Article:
The New York Times Throws a Hip Inauguration Party for Obama

NYT graphicThe New York Times celebrated Obama's presidency Inauguration Night at a hip location in the already painfully hip Lower East Side of Manhattan. Reid Pillifant, blogging for the New York Observer, filed the day after Tuesday night's NYT party at the New Museum on the Bowery, a Twitter-ific shindig co-sponsored by Facebook:

Last night at the New Museum on the Bowery, a crowd of left-behind New Yorkers gathered to celebrate the inauguration of Barack Obama. The party, sponsored by The New York Times, attracted not the hoped-for celebrities (it was rumored that Moby, Dave Matthews, and Isaac Mizrahi would be attending), but rather the crowd of young Internet scenesters who seem to show up, like moths to a flame, at every media open bar party in town (who knows how long that gravy train will last?)

Pillifant noticed the Times had its own take on Obama's famous "O" emblem:

At the party, Ms. Gentry and Mr. Sender's iconic "O" was overshadowed by the Times's own specially designed Obama emblem.  It was already ubiquitous for anyone who logged onto Facebook yesterday, (members could "give" it to each other), and last night, each party-goer received a logo lapel pin on the way in, and a small poster on the way out.

But Times metro reporter/byline beast Sewell Chan, who as of this afternoon had 2,383 Facebook friends, assured the Daily Transom that, specially-designed logos not withstanding, the paper maintained its objectivity throughout the day, and that nothing journalistically untoward had happened earlier at the informal watching party in the paper's conference room. "It was exciting, but decorous," Mr. Chan said.  "There was no inappropriate whooping or cheering."

Gabriel Sherman of New York magazine had a similarly puzzled reaction to the Times "O".

When I arrived at the party, an attendant instructed me to wear a red, white, and blue pin showing an illustration of Obama in profile with the date 01/20/09 stenciled in white, all floating above the Times' logo. The gift bag contained a twelve-inch by twelve-inch poster of the same image. The marriage of the Times' flag and Obama's silhouette was jarring. One guest remarked that the poster looked like something put out by Pravda -- state-run liberal media. (Except with less red and more blue.)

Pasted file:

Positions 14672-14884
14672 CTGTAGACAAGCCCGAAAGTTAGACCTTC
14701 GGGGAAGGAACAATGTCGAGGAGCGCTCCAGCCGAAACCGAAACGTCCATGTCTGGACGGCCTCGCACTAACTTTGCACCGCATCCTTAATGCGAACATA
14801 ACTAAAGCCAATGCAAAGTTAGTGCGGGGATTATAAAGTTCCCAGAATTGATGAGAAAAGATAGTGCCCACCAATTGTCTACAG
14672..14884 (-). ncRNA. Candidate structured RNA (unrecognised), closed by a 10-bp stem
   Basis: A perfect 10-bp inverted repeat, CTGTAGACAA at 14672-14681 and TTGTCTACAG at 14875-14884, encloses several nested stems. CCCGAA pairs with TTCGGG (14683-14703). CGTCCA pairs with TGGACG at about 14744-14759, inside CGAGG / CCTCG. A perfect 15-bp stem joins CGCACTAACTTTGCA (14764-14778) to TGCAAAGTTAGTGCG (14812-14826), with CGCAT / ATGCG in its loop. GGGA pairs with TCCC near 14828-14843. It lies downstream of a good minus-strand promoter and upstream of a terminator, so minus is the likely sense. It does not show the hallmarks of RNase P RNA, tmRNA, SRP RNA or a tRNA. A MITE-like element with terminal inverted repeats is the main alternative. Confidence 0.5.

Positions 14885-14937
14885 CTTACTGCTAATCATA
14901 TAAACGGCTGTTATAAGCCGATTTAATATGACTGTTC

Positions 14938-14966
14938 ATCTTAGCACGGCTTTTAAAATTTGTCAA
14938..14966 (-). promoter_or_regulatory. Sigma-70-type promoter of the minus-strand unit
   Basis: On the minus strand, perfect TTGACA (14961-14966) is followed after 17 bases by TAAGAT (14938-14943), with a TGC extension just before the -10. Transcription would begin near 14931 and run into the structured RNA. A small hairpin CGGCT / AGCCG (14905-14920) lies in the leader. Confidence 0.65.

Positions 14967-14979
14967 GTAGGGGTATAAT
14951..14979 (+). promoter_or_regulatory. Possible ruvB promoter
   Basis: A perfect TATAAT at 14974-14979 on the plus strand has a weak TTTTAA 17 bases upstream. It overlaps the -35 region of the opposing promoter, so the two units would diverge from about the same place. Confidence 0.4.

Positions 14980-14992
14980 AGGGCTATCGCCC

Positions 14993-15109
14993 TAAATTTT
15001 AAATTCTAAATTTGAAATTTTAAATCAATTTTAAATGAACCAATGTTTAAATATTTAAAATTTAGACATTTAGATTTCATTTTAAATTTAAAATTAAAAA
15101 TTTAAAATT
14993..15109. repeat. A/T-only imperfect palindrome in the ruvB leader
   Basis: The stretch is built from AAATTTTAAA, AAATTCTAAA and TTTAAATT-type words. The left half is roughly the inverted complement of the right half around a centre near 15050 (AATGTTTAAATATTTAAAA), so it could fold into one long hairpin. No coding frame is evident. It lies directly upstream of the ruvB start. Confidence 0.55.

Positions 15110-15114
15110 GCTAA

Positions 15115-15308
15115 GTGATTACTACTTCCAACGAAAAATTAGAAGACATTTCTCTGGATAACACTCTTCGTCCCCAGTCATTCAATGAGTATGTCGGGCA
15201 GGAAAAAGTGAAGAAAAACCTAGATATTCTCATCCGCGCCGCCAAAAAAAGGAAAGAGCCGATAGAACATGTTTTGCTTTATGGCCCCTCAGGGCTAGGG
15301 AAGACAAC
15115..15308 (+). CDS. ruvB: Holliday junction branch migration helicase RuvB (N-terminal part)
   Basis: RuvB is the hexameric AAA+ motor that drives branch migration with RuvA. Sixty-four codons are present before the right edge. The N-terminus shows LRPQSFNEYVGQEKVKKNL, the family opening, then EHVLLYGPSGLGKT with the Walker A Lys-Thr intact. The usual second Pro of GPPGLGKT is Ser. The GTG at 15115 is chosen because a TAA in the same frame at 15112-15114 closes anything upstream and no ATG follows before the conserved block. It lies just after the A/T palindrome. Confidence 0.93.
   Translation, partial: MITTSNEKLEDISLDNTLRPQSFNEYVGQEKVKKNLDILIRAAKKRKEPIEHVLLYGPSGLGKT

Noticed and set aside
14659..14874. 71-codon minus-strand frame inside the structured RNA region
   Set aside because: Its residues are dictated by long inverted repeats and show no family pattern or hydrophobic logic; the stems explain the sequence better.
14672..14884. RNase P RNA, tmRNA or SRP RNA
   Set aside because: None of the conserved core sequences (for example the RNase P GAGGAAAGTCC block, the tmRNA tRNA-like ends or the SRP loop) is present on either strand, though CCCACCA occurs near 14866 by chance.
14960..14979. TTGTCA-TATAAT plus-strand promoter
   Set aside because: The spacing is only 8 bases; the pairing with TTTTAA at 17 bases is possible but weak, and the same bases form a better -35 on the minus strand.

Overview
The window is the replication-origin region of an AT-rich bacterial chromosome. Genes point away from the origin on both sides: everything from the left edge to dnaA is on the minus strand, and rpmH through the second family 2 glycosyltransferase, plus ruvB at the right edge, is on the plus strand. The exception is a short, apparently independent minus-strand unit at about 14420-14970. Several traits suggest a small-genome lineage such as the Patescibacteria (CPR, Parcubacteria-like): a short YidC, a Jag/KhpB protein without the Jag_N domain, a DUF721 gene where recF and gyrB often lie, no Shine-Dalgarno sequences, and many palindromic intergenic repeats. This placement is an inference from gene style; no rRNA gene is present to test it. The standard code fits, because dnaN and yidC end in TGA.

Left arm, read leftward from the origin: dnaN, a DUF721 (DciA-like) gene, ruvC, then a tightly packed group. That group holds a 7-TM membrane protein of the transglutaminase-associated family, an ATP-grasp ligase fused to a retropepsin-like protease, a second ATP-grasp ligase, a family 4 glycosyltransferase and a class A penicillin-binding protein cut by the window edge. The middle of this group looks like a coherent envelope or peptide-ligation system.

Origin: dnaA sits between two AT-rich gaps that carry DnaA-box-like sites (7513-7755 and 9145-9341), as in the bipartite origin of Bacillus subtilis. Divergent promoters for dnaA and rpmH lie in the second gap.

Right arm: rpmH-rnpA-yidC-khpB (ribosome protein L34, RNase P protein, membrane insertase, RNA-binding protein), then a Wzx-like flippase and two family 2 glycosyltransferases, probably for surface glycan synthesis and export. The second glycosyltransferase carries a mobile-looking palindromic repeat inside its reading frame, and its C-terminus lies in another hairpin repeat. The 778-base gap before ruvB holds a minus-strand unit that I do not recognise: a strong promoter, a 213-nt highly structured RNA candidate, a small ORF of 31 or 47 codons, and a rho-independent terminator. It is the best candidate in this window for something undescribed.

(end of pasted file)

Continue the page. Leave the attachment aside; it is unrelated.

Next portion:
Times spokesperson Catherine Mathis explained that the Times' marketing department, and not the newsroom, staged the event. "The items in the gift bags -- UTZ chips circa the era of Mad Men, discounts at Public restaurant because it's for the "people" -- were chosen to celebrate the new era in politics and to allude to [the] time of Kennedy when the nation seemed to have a similar sense of hope and excitement," Mathis wrote in an e-mail.

Sherman noticed how the Times is trying to make a buck off Obama and briefly questioned the propriety of the paper "hosting a party for a political candidate":

But there are also economic benefits to an Obama presidency. The Times -- like most media outlets that saw traffic spike during this campaign -- stands to gain, at least financially, from an Obama presidency. His celebrity, and power to inspire the audience, is even a profit center -- selling papers ($29.95 for the "Inauguration and Election Newspaper Set") and photographs ($1,129 for a 20-by-24 Damon Winter image) -- at a moment when the paper must find new ways to market itself and make money. (For readers who want their Obama first thing in the morning, there's a $24.95 set of Obama "Victory Mugs," part of a extensive collection of Obama memorabilia available at the paper's online store.)

Hence the party. But for a paper with the Times' long-held journalistic values, hosting a party for a political candidate is far from seemly. "I don't know how to explain it," one Times staffer said. "I don't know what the thinking was."

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